Even though the band has its sights set on a fall tour through Ontario and Quebec, Deighan is still very much a part of the tight-knit PEI music scene. "You need people in the scene making things happen," he says, be it organizing shows or running locally focused record labels. Deighan remembers early in his career playing shows with Summerside-based band Merge, which knocked down many of the doors Deighan's walked through over his decade-plus career. It's this kind of mentor role that Deighan hopes he can contribute to the scene these days.
- The Coast-Ian Gormley



It seems like I’ve been watching Pat Deighan rock out on stages both large and small for a while.

I can distinctly remember seeing Strawberry play The Gene MacLellan Festival on Victoria Row for example, and thinking, “Man, these guys are kicking it,” as I dweebishly sat there on the Confederation Centre wall watching Pat Deighan rock it.

Now, years later, I find myself sitting at a table at the Mack (perhaps just slightly less dweebish), and still thinking, “Man, these guys are really kicking it,” as I watched Deighan and the Orb Weavers play one killer set on that big stage to launch their new CD, In a Fever in a Dream.

It was a night that saw four awesome bands rock the stage in a sold-out show that rang out with an amazing sense of Charlottetown music scene camaraderie. Some of the best indie musicians around came out in guest appearances to show their props to Pat, a man who has royally paid his dues over more than a decade of rocking this scene. It was all just very appropriate. And yes, it was also one sweet party.

It began around 10 p.m., with a relatively new, yet already much-loved band on the scene: Boxer the Horse.

Through a half-hour set, featuring numerous songs from their new EP, The Late Show, the four-piece swooned the audience, luring them into the catchy melodies and lyrics of their brand of P.E.I. punktry (yes, I did just make up that word, in order to depict their endearing punky, indie alt-country ménage).Check out www.myspace.com/boxerthehorse to listen to some tunes that you’ll never be able to get outta’ your head.

Next up was Charlottetown’s Fugato, who just laid it down in a flat-out funk marathon of reggae/rock blasts, starting with A Game of Shiv and Take and finishing it up with its sister tune, Shiv and Let Die. Watch for a new recording within the next year and get your Fugato fix at www.myspace.com/fugatorock.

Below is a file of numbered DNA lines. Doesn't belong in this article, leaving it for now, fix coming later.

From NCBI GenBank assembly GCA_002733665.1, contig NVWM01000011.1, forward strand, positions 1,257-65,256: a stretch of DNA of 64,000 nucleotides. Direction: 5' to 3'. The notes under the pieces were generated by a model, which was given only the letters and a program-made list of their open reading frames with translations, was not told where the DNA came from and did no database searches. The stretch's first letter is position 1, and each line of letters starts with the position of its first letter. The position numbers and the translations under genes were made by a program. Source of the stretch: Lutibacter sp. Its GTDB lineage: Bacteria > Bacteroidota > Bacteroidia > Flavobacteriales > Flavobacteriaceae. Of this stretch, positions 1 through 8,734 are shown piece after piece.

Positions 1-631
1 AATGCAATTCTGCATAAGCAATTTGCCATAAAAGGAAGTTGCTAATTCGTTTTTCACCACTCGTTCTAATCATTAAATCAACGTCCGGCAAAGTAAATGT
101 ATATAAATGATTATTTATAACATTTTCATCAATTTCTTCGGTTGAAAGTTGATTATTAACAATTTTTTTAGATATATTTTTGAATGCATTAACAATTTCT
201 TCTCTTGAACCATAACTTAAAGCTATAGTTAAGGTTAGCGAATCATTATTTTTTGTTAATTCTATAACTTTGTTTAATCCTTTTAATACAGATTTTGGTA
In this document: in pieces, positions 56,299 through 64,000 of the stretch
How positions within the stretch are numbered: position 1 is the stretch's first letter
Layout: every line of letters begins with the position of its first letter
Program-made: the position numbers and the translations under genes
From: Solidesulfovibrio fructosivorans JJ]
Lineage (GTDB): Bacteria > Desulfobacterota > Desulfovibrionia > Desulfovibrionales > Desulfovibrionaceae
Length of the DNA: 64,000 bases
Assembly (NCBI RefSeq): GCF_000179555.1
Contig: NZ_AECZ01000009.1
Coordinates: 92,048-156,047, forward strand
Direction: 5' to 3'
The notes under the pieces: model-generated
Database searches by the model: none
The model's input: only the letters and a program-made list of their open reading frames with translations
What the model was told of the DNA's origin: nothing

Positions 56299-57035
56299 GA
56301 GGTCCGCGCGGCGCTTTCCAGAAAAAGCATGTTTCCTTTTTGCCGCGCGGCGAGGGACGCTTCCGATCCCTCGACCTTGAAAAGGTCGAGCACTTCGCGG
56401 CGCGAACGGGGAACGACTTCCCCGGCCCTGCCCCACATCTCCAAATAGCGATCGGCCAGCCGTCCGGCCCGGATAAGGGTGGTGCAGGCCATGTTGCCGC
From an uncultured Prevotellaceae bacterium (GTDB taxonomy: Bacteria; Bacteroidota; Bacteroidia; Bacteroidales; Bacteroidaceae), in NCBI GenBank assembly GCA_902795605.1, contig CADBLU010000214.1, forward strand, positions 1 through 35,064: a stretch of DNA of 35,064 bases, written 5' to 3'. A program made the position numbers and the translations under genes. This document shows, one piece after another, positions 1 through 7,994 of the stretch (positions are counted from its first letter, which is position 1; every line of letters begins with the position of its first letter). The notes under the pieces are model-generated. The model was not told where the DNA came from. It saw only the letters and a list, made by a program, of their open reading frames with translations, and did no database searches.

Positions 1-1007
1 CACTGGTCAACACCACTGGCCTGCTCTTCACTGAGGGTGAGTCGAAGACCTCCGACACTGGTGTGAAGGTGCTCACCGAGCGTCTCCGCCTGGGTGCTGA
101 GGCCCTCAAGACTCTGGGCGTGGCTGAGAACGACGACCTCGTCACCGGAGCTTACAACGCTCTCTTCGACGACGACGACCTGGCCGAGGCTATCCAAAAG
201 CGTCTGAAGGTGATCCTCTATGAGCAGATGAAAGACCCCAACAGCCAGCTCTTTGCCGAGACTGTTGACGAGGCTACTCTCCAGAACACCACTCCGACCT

And last of the opening acts was Halifax’s Gloryhound and the Skyhawks, who raised the volume level about five notches, in an intense Crazy Horse/Matt Mays/Tom Petty sort of vibe. Many dug it.


It was about 12:45 a.m. by the time the band of the night took the stage, and by then the audience was well-heated up and just plain pumped to see them.

And as Deighan (lead vocals and guitar), John Mullins (guitar), Dan Wagner (bass and vocals) and Shane Coady (drums and vocals) paraded into their first tunes, the crowd gathered around the front of the stage and grooved it up solidly. In their hour-plus-long set, they played many of the fantastic cuts from the Paul Milner-recorded In a Fever in a Dream and a good number of older songs and covers.

And scattered throughout the set were many guest appearances from various musicians Deighan has played with over the years and others who just wanted to be a part of the on-stage blast.

Musicians like Belinda Doyle, Chris Copeland, Andrew Murray, Roger Carter, Liam Corcoran, Andy MacDonald, Alec O’Hanley, Eli Richards, Ryan Crane, Mike MacDougall, Tamara Gough (and even yours truly) all got to rock out, as temporary honorary Orb Weavers as the show neared its end.

As I stood up there and played sax in the last song of the night, Glass Woman Glass Man, Deighan suddenly gave me the nod to kick out a solo. For a split second, I thought, “No, way—this is your hour man, don’t let me steal any thunder with a sax solo in the very last song.” But, then, this is just how he is, even at his own CD launch, he wants to share the spotlight. So, then I gave in, and I friggin’ went to town.

For a dweeb who’s long been looking up to him as a musician (and I’m sure this would go for anyone who played with the band that night), it was both a privilege and an honour to rock out with the man and his Weavers.

Tomorrow night, the band takes the stage at The Seahorse for its Halifax launch. When he gets back, be sure to do yourself a favour and pay Deighan a visit at Back Alley Music and get a copy of In a Fever in a Dream.





At a glance

n What: Pat Deighan and the Orb Weavers CD Launch.

n Where: The Mack.

n When: Saturday April 26.

n Who: Pat, the Weavers and a whole lotta’ friends.

n Why: Because he’s The Dude. - The Guardian -Todd MacLean


Discography

Please Survive - Eyes ForTelescopes - 2001
Build A Horse - The Tuesdays - 2001
Before The Big Feast Compilation - Various -2002
Soundsaroundus - Eyes For Telescopes -2002
45 Strings - The Tuesdays -2003
Third - Eyes For Telescopes - 2004
Night Light - Pat Deighan -2004
Well Oiled Music Compilation -2005
Well Oiled 2 Compilation -2007
In A Fever, In A Dream -2008

Photos

Bio

"An enigmatic talent who remains a tantalizing mystery.' Americana UK
Pat Deighan is a songwriter, vocalist and guitarist with a strong musical vision. The Orb Weavers share that vision and are committed to getting it out there for all to experience. Pat has been a member of two seminal indie bands from PEI, the fondly remembered mid 90"s indie rock group Strawberry and and the psychedelic rock of Eyes For Telescopes. He was also a member of the alt country band. the Tuesdays. His current side project currently on hiatus are the Love Junkies. Pat is a prolific songwriter with a great sense of melody and the ability to create hooks that will burn their way into your brain. His vocals, guitar playing and songs provide a picture of a performer and his band who are comfortable in their own skin walking the streets after dark and hanging out with the good folks in the night light all the while, understanding that the band is the soundtrack to another night down at the local watering hole with nothing more important at hand but small talk and another beer. They play the kind of late night rock and roll tinged with folk and country that people have been making for decades. It is a pleasure that is getting harder to find which is why it should be enjoyed whenever Pat Deighan & The Orb Weavers come to your town.
Their new album "In A Fever,In A Dream" will be released April 26th. You can check out the Night Light CD at www.sandbarmusic.com.